Our Prolific, Popular, Ornery, ‘Trouble-making’ Humorist

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(1959 dj, Little, Brown & Co–jacket by Samuel H. Bryant, photo Harold Horwood, signed for a friend Barbara)

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(enclosed Xmas card for Barbara; Carlos Marchiori design, Hallmark)

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(enclosed letter for Barbara as well)

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(left: 1962 dj, Michael Joseph; drawings by Frank Newfeld, and wrapper by Bruce Drysdale; right; 1962 dj McClelland & Stewart; illustrated by Victor Mays)

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(left: the 1963 Lewis Parker jacket Mowat disliked causing the book to be recalled by M & S; subsequently released with the right, red dj preferred by Mowat–rare signed by Mowat; the book was later made into a successful Disney movie directed by Black Stallion director Carroll Ballard)

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(1972 dj, McClelland & Stewart, NF’s David Blackwood cover; another book turned into a movie–the 1981 Playboy/Playhouse/CBS/Fox/Lorimar VHS)

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(from Mowat story “Walk Well My Brother'”, 2003 Lions Gate; Charles Martin Smith who starred in the Never Cry Wolf movie wrote and directed this one)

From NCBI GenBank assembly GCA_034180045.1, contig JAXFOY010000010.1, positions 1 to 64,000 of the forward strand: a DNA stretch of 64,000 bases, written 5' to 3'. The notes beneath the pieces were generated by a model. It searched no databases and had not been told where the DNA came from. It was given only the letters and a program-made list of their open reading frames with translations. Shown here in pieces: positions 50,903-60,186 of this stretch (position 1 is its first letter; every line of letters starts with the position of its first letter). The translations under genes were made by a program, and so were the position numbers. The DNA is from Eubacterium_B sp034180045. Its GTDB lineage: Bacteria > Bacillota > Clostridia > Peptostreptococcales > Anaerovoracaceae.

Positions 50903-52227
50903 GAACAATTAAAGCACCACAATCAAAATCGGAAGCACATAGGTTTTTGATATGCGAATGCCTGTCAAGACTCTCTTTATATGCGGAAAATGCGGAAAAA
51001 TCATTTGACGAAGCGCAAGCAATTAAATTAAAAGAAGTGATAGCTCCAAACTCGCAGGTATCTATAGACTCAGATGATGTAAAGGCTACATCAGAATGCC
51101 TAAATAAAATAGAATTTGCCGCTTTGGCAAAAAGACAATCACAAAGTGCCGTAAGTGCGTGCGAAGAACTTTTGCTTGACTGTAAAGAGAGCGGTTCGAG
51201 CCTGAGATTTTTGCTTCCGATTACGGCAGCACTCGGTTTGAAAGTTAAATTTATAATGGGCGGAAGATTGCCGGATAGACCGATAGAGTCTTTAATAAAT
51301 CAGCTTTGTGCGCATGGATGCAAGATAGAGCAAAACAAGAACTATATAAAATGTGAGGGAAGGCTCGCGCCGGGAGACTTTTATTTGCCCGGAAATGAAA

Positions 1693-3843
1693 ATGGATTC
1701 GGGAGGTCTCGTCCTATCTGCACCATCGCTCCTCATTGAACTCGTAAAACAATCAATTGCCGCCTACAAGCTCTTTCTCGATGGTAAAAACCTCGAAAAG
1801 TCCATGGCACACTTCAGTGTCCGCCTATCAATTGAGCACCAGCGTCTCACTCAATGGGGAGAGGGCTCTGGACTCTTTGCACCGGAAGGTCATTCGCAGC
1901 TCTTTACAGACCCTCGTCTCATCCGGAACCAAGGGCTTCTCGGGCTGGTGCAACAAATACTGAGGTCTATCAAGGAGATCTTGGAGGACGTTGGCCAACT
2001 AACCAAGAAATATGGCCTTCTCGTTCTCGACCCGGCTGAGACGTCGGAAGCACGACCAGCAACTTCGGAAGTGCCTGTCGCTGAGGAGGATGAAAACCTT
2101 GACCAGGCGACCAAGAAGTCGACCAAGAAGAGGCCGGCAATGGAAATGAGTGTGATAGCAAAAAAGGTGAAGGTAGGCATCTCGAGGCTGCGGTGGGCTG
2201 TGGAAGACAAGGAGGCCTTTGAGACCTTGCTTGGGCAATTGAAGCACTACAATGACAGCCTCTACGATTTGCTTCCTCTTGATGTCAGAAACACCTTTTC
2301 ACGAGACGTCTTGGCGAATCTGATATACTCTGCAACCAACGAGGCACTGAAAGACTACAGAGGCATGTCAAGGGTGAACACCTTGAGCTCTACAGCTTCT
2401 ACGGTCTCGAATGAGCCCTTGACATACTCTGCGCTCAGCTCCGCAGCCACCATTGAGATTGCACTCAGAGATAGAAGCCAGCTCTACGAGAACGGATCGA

Born in Belleville, ON, Farley McGill Mowat (1921-2014) was educated at U of T, and wrote some 45 books which sold 17 million copies in 52 languages in 40 countries, making him our most financially-successful international author and most-read author for a long time.

Mowat was a controversial, ornery chap with strong opinions he seldom abandoned. He denounced Canada’s treatment of the Inuit in his first book People of the Deer, published in 1952. Mowat also sided with animals as can be seen in books like Owls in the Family (1961), A Whale for the Killing (1972), The Dog Who Wouldn’t Be (1957), and Never Cry Wolf (1963). He wrote books for children like his GG winning Lost in the Barrens (1956), many which made their way onto school curricula.

Mowat lived a full life and had few regrets. After he died in Port Hope, ON, Margaret Atwood and her husband Graeme Gibson took out a full page ad in the Globe and Mail saluting his unique character and many achievements. I admire the way he was “very much his own man” always.

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